And, finally – next week I need to make a very-long-overdue run back up to Idaho to grab some things from the old house and make sure it’s still standing, the water’s really turned off, nothing unnecessary is running, etc. 1600 miles of driving each way. Ugh. Anybody got any good recommendations for things to listen to on the trip? Other than having a chance to finally grab some things that I am missing, maybe I’ll at least have a chance to visit New Belgium Brewing Company again, since my route goes right past it. So long as I’m not driving by on Christmas day (when I assume they’ll be closed) I may have a chance.

Saccharomyces cerevisiae – Shameless Libertine!

I’ve been wondering about starting my own little yeast-breeding operation. I haven’t yet figured out where you can by the necessary teeny, tiny yeast-sized versions of the Implements of Extremely Impolite Probing that breeders of other species use, but even before that, I need to understand yeast reproduction better in the first place.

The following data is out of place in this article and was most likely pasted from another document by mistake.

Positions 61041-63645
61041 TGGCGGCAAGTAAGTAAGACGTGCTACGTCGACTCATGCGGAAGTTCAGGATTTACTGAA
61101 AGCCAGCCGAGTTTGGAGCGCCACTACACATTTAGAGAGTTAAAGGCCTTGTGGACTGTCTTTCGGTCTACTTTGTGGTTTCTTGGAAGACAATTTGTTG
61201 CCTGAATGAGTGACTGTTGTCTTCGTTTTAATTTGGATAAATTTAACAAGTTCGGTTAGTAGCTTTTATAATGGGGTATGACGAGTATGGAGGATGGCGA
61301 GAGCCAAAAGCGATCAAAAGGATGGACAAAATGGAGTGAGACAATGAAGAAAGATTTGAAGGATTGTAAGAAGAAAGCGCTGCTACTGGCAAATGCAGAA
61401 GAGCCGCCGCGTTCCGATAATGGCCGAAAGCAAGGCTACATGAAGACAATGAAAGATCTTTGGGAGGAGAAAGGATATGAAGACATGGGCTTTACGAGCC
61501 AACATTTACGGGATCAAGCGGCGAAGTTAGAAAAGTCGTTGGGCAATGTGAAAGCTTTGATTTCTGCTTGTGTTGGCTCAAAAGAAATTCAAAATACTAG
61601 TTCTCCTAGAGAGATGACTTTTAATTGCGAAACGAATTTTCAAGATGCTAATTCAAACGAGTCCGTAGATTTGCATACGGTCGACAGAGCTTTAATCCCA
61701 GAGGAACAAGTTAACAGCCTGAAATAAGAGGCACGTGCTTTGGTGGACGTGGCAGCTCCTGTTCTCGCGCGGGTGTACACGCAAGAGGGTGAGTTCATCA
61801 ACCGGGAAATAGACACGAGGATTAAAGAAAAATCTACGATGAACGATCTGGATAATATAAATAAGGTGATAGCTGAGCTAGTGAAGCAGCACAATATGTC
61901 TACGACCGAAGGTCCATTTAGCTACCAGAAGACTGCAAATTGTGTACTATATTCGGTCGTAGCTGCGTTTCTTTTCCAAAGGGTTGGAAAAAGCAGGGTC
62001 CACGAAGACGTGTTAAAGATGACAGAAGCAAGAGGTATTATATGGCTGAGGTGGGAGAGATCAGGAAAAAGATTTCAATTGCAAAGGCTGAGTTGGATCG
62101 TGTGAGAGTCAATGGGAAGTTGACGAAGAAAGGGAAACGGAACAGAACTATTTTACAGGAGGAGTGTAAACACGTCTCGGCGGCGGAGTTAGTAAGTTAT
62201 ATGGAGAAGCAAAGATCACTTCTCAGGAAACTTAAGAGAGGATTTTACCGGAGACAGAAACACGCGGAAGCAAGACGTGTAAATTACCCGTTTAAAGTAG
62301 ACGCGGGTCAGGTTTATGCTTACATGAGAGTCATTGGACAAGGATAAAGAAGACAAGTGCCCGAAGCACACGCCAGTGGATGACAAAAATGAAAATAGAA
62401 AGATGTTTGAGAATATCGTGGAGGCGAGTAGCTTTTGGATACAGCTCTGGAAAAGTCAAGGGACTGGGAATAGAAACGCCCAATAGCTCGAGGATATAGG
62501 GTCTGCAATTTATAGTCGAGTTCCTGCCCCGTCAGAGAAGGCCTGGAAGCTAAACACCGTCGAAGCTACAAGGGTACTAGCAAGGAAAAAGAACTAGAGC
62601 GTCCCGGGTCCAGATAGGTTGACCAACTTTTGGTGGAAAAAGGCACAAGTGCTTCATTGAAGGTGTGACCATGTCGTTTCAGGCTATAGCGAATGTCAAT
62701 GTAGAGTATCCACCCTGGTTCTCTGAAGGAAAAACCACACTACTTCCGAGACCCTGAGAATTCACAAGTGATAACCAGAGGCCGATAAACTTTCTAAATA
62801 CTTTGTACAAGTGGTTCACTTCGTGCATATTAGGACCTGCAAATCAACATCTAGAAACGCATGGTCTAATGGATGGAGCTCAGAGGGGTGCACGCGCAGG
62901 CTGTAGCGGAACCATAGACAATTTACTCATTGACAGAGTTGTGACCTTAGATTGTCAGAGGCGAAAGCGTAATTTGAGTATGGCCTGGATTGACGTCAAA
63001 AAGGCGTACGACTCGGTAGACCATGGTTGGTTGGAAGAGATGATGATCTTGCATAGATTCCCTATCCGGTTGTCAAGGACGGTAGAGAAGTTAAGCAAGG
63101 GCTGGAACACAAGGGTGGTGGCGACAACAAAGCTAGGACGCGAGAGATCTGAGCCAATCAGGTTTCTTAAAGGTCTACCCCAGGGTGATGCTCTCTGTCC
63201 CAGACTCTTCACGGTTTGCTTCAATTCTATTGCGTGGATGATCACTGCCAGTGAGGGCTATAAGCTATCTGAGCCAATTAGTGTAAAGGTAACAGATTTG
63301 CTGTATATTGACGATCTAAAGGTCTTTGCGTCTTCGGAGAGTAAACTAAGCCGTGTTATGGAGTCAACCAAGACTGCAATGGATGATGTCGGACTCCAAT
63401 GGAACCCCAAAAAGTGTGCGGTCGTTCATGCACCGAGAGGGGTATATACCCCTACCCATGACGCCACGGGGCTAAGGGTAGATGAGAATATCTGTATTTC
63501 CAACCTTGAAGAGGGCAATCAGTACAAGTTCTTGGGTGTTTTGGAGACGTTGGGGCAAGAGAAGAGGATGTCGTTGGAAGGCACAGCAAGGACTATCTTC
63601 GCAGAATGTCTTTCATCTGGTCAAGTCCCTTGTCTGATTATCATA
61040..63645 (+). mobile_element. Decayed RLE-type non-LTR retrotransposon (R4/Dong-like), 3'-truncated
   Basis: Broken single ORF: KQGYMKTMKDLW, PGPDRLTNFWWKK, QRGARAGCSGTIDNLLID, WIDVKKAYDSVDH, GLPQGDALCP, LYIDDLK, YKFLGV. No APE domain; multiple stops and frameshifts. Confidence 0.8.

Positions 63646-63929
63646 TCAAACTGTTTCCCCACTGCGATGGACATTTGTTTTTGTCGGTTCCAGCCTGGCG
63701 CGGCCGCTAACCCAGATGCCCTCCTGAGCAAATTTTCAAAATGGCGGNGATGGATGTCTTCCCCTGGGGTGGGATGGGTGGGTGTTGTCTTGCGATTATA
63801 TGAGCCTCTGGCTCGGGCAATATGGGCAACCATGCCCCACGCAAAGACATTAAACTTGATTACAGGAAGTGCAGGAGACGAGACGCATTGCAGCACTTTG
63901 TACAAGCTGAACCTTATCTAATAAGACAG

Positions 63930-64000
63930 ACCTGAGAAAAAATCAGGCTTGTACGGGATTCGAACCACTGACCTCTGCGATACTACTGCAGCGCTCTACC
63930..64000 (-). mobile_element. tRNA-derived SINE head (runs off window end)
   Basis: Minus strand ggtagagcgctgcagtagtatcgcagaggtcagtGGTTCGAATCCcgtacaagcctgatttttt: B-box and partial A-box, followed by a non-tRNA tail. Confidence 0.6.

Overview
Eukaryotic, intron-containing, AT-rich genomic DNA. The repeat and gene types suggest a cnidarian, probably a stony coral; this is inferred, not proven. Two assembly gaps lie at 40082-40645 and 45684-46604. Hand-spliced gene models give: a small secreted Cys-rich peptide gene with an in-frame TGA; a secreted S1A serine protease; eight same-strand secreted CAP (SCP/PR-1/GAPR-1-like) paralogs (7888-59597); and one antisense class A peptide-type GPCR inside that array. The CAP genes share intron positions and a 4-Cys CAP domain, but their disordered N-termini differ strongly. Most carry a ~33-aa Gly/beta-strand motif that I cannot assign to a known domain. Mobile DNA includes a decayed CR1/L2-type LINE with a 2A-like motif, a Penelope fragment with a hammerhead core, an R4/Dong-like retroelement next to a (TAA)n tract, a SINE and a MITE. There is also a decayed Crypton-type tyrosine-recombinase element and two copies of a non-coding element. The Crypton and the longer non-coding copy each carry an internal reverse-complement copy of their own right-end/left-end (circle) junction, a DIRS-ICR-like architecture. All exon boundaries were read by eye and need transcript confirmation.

I had gotten an impression from some of the stuff that I’d read in a Genetics textbook and online that yeasts were normally haploid, and only became diploid briefly during mating (you see, when an “?” haploid yeast cell and an “a” haploid yeast cell fall in love, sometimes they’ll…). On the other hand, while reading a review of yeast virology[1], the author explicitly wrote that yeast cells are normally diploid. How to resolve this issue? Plus, I was wondering how, if I happened to have a pure culture of a haploid yeast, how could I tell if it was “a” or “?”?

I recently realized that there was one Dr. Bryk in the department where I work who specifically researches yeast chromosomes…so I asked her…

Continue reading Saccharomyces cerevisiae – Shameless Libertine!